Have you thought about the possibility that you might one day become unable to make day-to-day personal decisions?
If not, you’re not alone. Few of us address our minds to this, probably because we’re so busy living in the here and now. Of course, there’s also the fact that it’s not something we really want to have to consider. But there is a lot to be said for understanding how provisions are made to help people who find themselves in that position.
One possibility is that an Attorney will be brought in to make decisions on behalf of the person who, perhaps through illness or injury has lost the ability to do so. An Attorney (usually a family member or close friend) is appointed via a Power of Attorney, which is a legal document put in place while its maker has mental capacity. We regularly talk to clients about making a Lasting Power of Attorney, which takes effect if mental capacity is lost. It allows you in advance to select the people you think would be best placed to take care of your financial affairs, your property, and your health and wellbeing. While you may never have to call on your Lasting Power of Attorney, it’s comforting to know that it’s there should you need it.
But what if you lose mental capacity without having put that type of arrangement in place? All is not lost. A specialist court called the Court of Protection will make sure that someone is given the job of making decisions on your behalf. That person is called a Deputy. He or she must be at least 18 years old and could, like an Attorney, be a family member or a friend. Solicitors like us, and other professionals, are sometimes called on to be Deputies – particularly where the needs of the person who has lost mental capacity call for specialist knowledge.
Deputies are usually appointed to take care of financial and property matters, like paying bills on behalf of the person and managing their investments. They can also be involved in making decisions about a person’s care, health and welfare – where they should live, and what type of medical treatment they should have, for example. It is quite common for more than one Deputy to be appointed to each role, so it’s important that they are able to work together with one common purpose.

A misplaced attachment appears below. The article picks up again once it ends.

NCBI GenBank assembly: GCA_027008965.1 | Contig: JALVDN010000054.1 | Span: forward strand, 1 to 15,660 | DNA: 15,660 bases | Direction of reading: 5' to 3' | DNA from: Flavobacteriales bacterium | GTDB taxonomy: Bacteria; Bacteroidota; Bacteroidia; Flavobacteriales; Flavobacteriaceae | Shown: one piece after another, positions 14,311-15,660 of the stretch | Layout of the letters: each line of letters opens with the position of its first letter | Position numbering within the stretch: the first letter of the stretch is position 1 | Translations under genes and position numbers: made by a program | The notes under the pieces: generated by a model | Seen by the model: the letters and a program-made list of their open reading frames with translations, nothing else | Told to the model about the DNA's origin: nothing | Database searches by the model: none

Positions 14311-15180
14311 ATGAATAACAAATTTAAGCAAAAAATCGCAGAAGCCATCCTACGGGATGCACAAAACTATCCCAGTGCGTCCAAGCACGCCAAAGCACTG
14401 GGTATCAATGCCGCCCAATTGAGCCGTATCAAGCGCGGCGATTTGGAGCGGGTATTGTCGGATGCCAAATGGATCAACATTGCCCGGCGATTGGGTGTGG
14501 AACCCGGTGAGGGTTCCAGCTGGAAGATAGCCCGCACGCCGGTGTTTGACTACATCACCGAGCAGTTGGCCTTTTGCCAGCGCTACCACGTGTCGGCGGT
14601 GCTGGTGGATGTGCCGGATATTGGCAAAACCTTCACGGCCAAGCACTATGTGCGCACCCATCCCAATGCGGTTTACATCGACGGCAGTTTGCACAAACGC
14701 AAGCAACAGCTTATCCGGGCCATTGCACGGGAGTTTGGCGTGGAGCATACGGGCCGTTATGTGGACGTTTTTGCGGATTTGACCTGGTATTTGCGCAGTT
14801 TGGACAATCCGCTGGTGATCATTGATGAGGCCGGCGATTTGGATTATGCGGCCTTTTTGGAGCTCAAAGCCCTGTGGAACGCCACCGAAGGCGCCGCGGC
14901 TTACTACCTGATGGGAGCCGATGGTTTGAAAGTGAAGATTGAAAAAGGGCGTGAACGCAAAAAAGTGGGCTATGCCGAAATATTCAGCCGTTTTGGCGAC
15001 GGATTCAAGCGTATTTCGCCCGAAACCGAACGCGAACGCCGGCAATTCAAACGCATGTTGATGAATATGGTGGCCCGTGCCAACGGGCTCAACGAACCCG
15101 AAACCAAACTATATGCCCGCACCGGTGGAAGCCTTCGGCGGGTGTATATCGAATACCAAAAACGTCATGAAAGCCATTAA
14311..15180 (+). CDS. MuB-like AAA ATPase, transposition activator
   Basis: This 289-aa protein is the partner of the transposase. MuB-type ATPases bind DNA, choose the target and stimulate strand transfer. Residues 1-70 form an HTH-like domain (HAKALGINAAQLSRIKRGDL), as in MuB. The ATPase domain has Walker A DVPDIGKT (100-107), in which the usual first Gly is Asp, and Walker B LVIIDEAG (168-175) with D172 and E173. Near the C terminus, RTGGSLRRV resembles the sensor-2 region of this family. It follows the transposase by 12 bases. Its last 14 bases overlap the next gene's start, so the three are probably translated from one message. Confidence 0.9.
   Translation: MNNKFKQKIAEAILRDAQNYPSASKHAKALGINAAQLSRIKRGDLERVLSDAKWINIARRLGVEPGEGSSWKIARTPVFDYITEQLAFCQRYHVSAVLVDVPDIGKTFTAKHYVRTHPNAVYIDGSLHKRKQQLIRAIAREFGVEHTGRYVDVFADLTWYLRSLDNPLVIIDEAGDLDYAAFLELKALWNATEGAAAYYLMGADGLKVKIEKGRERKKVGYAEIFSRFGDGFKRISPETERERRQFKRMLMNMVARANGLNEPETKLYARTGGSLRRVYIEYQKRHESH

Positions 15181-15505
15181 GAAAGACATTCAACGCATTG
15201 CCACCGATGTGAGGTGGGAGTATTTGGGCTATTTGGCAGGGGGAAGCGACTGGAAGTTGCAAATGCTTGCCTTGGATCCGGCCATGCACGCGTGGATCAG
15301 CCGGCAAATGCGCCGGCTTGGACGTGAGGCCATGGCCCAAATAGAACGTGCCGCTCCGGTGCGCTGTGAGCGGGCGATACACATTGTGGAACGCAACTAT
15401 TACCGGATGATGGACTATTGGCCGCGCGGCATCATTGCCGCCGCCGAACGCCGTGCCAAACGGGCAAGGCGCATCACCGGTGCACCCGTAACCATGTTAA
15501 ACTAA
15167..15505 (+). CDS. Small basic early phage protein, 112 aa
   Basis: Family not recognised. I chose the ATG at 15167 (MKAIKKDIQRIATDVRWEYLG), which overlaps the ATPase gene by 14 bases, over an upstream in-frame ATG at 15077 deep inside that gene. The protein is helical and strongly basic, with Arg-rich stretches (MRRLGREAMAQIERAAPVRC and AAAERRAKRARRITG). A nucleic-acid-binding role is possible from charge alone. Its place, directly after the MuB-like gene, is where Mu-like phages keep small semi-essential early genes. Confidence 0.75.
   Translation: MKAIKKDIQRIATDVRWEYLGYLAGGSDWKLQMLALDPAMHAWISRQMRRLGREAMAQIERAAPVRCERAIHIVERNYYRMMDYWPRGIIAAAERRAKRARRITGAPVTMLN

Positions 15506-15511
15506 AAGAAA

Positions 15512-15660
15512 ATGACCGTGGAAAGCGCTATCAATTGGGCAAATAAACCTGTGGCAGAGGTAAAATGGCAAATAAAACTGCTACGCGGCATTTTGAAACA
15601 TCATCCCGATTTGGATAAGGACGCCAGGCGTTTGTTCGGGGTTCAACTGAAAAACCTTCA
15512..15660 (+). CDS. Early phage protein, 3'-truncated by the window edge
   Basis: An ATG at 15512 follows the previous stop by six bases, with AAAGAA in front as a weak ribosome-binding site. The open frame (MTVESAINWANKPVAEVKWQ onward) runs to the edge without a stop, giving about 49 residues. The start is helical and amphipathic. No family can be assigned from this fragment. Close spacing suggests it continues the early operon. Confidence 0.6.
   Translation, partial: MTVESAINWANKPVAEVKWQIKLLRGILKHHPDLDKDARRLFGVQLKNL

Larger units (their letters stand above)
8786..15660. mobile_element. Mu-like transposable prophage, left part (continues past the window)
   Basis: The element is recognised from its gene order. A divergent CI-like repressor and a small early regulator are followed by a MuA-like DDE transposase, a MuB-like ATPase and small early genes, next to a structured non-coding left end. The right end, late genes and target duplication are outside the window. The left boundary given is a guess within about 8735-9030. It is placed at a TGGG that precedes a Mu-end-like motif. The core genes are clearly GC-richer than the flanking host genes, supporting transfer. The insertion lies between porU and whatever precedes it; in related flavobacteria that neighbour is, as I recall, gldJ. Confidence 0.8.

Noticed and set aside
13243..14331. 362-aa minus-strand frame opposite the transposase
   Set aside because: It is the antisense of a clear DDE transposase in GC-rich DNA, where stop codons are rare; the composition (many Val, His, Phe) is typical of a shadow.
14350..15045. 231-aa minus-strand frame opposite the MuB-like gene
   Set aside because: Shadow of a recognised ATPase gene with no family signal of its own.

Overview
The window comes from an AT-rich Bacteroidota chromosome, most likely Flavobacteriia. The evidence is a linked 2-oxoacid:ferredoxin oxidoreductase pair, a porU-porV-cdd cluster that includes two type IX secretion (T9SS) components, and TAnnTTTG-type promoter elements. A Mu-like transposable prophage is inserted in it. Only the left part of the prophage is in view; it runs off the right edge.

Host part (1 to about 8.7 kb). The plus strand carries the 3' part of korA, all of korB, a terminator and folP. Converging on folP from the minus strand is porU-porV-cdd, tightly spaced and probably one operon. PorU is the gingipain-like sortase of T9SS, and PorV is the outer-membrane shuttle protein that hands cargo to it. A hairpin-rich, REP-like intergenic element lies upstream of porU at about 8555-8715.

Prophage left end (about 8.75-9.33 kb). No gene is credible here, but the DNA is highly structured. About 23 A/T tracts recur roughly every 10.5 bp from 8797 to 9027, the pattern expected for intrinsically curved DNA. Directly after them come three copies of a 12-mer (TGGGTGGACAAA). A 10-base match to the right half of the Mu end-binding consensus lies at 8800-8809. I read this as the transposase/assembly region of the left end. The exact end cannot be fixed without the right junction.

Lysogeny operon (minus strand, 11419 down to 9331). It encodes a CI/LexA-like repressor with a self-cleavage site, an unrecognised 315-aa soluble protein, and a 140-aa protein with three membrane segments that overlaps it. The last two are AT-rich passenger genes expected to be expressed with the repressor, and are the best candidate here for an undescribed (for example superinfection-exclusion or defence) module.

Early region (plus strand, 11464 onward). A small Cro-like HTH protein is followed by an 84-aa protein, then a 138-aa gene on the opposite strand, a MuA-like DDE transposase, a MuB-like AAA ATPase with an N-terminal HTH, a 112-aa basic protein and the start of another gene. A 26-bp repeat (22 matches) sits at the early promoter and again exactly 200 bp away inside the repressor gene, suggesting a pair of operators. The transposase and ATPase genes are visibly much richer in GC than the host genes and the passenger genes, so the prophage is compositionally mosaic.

A Deputy must act in the best interests of the person who has lost mental capacity. Their role will be strictly defined by the Court of Protection, and the things they do are overseen by the Office of the Public Guardian. So, there is a fair bit of focus on making sure that Deputies are competent and that they make informed and well-judged decisions.
We often advise the families of people who have lost mental capacity, and we support them through the process of having their loved one’s affairs and daily life decisions taken care of. We also support those who have been appointed Deputies. It’s not an easy role to take on, particularly where the emotions involved in dealing with the effects of mental incapacity are in the mix. It can be difficult to see loved ones in a vulnerable position, and it’s sometimes hard to know what to do for the best when it comes to making important decisions about their financial security and their care.
This is something we should all be thinking about. As individuals, we may want to start organising our affairs and putting in place plans for how we would like to be taken care of in the event that we go on to lose mental capacity. A Lasting Power of Attorney is a really useful option to consider, and it’s relatively quick and easy to prepare with help of a specialist Private Client solicitor. But on a more basic level, perhaps communicating with our loved ones about these kinds of issues – our thoughts and feelings about care and provision in the event that illness or injury takes away our ability to make our own decisions – is a good thing to do. The more willing we are to talk about these difficult subjects, the more prepared we’ll all be to tackle them with confidence, and in the right way, if it comes to it.